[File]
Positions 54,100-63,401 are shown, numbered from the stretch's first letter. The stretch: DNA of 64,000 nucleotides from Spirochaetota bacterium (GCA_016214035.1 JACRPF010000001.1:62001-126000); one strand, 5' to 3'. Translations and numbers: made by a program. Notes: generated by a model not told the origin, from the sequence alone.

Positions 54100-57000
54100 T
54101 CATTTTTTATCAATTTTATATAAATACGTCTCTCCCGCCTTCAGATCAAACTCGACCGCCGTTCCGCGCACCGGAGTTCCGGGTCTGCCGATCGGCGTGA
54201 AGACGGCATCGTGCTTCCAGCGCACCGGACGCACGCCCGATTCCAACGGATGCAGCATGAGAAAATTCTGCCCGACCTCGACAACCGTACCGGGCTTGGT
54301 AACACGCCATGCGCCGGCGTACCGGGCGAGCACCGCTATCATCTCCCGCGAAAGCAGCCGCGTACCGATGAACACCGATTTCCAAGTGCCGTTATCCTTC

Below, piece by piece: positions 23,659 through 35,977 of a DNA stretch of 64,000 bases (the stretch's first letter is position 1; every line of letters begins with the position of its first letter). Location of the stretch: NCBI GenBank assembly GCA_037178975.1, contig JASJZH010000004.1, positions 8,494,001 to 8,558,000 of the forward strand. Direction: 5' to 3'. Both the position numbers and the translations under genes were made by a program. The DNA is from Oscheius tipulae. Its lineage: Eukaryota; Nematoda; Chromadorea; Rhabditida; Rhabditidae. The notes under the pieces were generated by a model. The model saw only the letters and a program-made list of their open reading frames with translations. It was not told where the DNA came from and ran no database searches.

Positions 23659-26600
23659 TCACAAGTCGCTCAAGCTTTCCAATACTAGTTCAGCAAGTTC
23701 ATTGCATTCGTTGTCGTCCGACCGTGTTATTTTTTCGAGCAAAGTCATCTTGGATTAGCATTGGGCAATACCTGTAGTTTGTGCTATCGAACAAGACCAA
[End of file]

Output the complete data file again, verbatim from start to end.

Positions 54,100-63,401 are shown, numbered from the stretch's first letter. The stretch: DNA of 64,000 nucleotides from Spirochaetota bacterium (GCA_016214035.1 JACRPF010000001.1:62001-126000); one strand, 5' to 3'. Translations and numbers: made by a program. Notes: generated by a model not told the origin, from the sequence alone.

Positions 54100-57000
54100 T
54101 CATTTTTTATCAATTTTATATAAATACGTCTCTCCCGCCTTCAGATCAAACTCGACCGCCGTTCCGCGCACCGGAGTTCCGGGTCTGCCGATCGGCGTGA
54201 AGACGGCATCGTGCTTCCAGCGCACCGGACGCACGCCCGATTCCAACGGATGCAGCATGAGAAAATTCTGCCCGACCTCGACAACCGTACCGGGCTTGGT
54301 AACACGCCATGCGCCGGCGTACCGGGCGAGCACCGCTATCATCTCCCGCGAAAGCAGCCGCGTACCGATGAACACCGATTTCCAAGTGCCGTTATCCTTC

Below, piece by piece: positions 23,659 through 35,977 of a DNA stretch of 64,000 bases (the stretch's first letter is position 1; every line of letters begins with the position of its first letter). Location of the stretch: NCBI GenBank assembly GCA_037178975.1, contig JASJZH010000004.1, positions 8,494,001 to 8,558,000 of the forward strand. Direction: 5' to 3'. Both the position numbers and the translations under genes were made by a program. The DNA is from Oscheius tipulae. Its lineage: Eukaryota; Nematoda; Chromadorea; Rhabditida; Rhabditidae. The notes under the pieces were generated by a model. The model saw only the letters and a program-made list of their open reading frames with translations. It was not told where the DNA came from and ran no database searches.

Positions 23659-26600
23659 TCACAAGTCGCTCAAGCTTTCCAATACTAGTTCAGCAAGTTC
23701 ATTGCATTCGTTGTCGTCCGACCGTGTTATTTTTTCGAGCAAAGTCATCTTGGATTAGCATTGGGCAATACCTGTAGTTTGTGCTATCGAACAAGACCAA